The Moon is shrinking as its interior cools -- getting over 50 metres skinnier through the last several hundred million years -- and causing quakes on the lunar surface, a study has found.
Just as a grape wrinkles as it shrinks down to a raisin, the Moon gets wrinkles as it shrinks, researchers said.
Unlike the flexible skin on a grape, the Moon's surface crust is brittle, so it breaks as the Moon shrinks, forming "thrust faults" where one section of crust is pushed up over a neighbouring part.
"Our analysis gives the first evidence that these faults are still active and likely producing moonquakes today as the Moon continues to gradually cool and shrink," said Thomas Watters, senior scientist at the Smithsonian's National Air and Space Museum in the US.
"Some of these quakes can be fairly strong, around five on the Richter scale," Watters said in a statement.
These fault scarps resemble small stair-step shaped cliffs when seen from the lunar surface, typically tens of metres high and extending for several kilometers.
The study, published in the journal Nature Geoscience, analysed data from four seismometers placed on the Moon by the Apollo astronauts using an algorithm, or mathematical programme, developed to pinpoint quake locations detected by a sparse seismic network.
The algorithm gave a better estimate of moonquake locations. Seismometers are instruments that measure the shaking produced by quakes, recording the arrival time and strength of various quake waves to get a location estimate, called an epicenter.
Astronauts placed the instruments on the lunar surface during the Apollo 11, 12, 14, 15, and 16 missions. The Apollo 11 seismometer operated only for three weeks, but the four remaining recorded 28 shallow moonquakes -- the type expected to be produced by these faults -- from 1969 to 1977.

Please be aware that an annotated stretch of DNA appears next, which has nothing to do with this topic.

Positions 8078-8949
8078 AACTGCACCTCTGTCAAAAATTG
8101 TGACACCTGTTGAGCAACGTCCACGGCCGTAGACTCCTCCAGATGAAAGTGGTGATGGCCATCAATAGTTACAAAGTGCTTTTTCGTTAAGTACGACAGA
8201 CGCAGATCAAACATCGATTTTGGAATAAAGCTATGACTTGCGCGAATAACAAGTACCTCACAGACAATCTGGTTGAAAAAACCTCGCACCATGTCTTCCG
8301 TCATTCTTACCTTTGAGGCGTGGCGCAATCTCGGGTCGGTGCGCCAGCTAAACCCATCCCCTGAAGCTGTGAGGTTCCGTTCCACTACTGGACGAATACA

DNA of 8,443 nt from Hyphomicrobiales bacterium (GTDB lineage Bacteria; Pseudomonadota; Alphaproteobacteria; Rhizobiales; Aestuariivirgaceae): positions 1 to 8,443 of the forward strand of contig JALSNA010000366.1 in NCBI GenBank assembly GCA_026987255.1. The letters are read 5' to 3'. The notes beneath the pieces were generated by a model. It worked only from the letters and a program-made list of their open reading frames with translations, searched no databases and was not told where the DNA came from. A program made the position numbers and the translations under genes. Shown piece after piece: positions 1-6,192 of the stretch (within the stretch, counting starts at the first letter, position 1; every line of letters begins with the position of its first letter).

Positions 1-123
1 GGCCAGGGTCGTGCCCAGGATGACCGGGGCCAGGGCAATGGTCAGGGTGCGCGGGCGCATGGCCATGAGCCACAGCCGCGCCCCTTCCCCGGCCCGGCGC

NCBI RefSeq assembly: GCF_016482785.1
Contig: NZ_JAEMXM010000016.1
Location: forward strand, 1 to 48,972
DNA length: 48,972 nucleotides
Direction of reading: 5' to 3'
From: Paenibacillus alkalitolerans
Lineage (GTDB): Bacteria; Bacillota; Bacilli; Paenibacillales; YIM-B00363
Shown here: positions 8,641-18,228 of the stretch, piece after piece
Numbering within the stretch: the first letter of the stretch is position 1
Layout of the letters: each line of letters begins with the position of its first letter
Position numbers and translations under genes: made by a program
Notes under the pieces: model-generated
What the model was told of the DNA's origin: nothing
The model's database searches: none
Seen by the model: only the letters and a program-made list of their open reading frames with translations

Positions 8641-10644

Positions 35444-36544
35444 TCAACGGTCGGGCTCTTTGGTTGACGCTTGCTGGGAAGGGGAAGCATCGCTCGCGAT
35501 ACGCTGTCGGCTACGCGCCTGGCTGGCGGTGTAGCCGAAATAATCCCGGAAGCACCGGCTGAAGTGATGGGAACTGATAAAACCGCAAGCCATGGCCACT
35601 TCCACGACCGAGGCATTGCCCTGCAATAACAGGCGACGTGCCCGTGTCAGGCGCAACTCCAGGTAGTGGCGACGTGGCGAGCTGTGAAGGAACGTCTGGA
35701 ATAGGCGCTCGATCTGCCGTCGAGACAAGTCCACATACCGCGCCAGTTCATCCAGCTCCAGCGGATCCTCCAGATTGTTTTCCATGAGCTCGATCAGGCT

The quakes ranged from about two to five on the Richter scale.
Using the revised location estimates from the new algorithm, the team found that eight of the 28 shallow quakes were within 30 kilometers of faults visible in lunar images.
This is close enough to tentatively attribute the quakes to the faults, since modelling by the team shows that this is the distance over which strong shaking is expected to occur, given the size of these fault scarps.
Other evidence that these faults are active comes from highly detailed images of the Moon by NASA's Lunar Reconnaissance Orbiter (LRO) spacecraft.
The Lunar Reconnaissance Orbiter Camera (LROC) has imaged over 3,500 of the fault scarps. Some of these images show landslides or boulders at the bottom of relatively bright patches on the slopes of fault scarps or nearby terrain.
Weathering from solar and space radiation gradually darkens material on the lunar surface, so brighter areas indicate regions that are freshly exposed to space, as expected if a recent moonquake sent material sliding down a cliff.
"It's really remarkable to see how data from nearly 50 years ago and from the LRO mission has been combined to advance our understanding of the Moon while suggesting where future missions intent on studying the Moon's interior processes should go," said LRO Project Scientist John Keller of NASA's Goddard Space Flight Center in Greenbelt, Maryland.